HIV resistance to anti-viral drugs

Braz J Med Biol Res. 1993 Mar;26(3):299-308.


The use of zidovudine (ZDV) and other forms of nucleoside therapy, including dideoxyinosine (ddI), to treat HIV-infected individuals has led to both longer survival and improved quality of life. However, ZDV-resistant variants of HIV-1 can be isolated from patients undergoing prolonged therapy with this drug. HIV drug resistance against ZDV, ddI and other nucleosides is attributable to a series of point mutations within the pol gene of HIV-1 that encodes the viral enzyme, reverse transcriptase (RT). This is not surprising, since the virus is known to replicate at high rates in infected individuals; moreover the RT which mediates transcription of proviral DNA from viral genomic RNA is known to be highly error-prone. Thus, mutants of HIV-1, which possess a drug resistance phenotype and genotype, may be expected to emerge under the selective pressure of long-term anti-viral chemotherapy. HIV drug resistance occurs most commonly in individuals with low CD4 counts, who have progressed to more serious forms of disease. Moreover, viruses obtained from patients with AIDS generally display higher levels of resistance, relative to pre-treatment isolates, than do viruses from patients with more limited illness. Although observations of drug resistance can be correlated with disease progression and a weakened immune system, it is still unclear whether a cause and effect relationship exists. Current clinical research is designed to answer this question while testing the notion that combinations of nucleosides and immuno-stimulatory drugs may provide important clinical benefits.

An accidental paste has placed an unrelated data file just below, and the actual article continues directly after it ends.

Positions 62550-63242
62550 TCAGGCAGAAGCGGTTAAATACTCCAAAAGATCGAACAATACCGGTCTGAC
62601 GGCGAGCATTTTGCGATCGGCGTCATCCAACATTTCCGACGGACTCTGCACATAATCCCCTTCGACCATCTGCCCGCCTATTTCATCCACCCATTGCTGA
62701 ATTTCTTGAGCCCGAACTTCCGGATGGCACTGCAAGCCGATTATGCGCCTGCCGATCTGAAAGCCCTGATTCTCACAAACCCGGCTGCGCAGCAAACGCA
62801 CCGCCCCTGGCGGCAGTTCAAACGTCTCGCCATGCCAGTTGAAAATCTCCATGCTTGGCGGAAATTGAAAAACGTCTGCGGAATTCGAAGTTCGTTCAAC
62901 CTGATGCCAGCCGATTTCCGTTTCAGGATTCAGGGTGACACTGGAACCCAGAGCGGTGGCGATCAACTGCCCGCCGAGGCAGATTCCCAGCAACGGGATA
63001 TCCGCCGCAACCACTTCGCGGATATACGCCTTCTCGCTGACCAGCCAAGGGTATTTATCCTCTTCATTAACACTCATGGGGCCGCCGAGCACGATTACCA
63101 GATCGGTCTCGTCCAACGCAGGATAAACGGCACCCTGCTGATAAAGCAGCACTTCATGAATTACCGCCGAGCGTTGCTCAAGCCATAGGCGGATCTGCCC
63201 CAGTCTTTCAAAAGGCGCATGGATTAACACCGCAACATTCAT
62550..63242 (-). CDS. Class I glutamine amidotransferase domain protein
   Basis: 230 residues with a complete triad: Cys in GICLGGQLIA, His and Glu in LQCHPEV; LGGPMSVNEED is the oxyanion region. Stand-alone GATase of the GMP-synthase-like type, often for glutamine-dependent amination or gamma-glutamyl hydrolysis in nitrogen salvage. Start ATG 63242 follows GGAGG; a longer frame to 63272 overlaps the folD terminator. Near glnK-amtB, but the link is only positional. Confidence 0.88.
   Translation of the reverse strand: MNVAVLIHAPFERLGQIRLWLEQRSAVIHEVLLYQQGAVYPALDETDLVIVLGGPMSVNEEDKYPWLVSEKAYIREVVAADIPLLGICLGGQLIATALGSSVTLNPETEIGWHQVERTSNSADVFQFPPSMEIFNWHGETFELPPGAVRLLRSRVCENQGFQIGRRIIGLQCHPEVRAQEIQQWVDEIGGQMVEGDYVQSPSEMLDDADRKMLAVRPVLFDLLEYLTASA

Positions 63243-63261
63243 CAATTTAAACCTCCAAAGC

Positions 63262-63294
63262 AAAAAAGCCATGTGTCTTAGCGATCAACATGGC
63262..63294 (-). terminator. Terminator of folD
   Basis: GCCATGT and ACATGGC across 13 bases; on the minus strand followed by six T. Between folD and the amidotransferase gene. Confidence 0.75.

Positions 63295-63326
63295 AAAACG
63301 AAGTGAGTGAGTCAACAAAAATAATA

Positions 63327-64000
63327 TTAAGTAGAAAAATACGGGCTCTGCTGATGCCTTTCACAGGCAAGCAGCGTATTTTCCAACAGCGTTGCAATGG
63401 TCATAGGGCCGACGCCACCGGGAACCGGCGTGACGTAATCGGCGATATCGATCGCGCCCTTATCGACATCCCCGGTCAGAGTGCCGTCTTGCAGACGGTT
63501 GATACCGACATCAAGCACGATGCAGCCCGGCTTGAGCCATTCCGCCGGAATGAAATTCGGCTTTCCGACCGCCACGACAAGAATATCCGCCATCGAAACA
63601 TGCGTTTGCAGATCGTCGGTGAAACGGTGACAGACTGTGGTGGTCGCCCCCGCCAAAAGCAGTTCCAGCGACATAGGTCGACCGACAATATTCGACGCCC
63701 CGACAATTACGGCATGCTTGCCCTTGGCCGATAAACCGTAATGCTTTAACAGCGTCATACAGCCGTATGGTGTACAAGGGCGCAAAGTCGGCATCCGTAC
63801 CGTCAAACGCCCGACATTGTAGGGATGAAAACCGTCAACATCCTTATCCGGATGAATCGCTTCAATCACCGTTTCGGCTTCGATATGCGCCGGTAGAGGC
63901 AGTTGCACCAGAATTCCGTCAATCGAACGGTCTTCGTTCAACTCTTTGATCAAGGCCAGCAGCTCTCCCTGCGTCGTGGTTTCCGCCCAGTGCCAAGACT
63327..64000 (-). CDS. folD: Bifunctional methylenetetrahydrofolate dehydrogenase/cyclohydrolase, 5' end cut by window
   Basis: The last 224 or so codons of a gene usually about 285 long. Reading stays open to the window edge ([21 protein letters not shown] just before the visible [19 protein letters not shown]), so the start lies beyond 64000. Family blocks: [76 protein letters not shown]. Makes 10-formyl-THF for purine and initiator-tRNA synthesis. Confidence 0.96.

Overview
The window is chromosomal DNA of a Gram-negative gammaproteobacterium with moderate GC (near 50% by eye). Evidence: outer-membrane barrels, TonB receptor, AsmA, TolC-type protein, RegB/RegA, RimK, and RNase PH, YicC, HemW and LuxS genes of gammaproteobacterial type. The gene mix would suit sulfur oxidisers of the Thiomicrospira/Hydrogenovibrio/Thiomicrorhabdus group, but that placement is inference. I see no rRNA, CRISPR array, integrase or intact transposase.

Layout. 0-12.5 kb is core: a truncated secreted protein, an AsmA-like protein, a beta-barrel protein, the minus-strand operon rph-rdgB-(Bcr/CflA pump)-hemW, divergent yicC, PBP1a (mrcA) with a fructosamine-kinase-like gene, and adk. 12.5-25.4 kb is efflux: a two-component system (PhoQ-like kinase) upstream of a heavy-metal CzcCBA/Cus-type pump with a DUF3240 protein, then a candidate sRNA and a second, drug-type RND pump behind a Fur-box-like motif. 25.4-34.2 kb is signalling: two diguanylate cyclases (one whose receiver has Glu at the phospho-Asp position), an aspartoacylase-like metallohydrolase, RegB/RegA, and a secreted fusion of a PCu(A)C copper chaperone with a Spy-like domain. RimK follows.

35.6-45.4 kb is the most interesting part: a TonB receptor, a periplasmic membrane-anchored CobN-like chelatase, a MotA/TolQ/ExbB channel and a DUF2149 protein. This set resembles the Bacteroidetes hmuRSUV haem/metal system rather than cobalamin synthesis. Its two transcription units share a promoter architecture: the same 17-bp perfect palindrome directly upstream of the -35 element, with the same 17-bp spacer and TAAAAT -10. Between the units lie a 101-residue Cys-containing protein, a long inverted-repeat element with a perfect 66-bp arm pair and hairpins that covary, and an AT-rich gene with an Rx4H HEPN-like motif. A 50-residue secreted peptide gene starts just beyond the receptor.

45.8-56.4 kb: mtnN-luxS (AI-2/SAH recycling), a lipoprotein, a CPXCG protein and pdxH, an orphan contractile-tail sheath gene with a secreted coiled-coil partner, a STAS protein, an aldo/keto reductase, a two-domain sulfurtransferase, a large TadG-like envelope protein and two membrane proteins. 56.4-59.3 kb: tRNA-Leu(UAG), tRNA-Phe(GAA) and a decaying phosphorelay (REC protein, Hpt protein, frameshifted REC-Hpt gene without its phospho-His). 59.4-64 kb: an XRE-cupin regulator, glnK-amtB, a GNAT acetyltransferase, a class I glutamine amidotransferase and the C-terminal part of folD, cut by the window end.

Publication types

  • Research Support, Non-U.S. Gov't

MeSH terms

  • Cross Reactions
  • Drug Resistance, Microbial / genetics
  • HIV Reverse Transcriptase
  • HIV-1 / drug effects*
  • HIV-1 / immunology
  • Humans
  • Leukocyte Count
  • RNA-Directed DNA Polymerase / metabolism
  • T-Lymphocytes / immunology
  • Virus Replication / drug effects
  • Zidovudine / pharmacology*


  • Zidovudine
  • HIV Reverse Transcriptase
  • RNA-Directed DNA Polymerase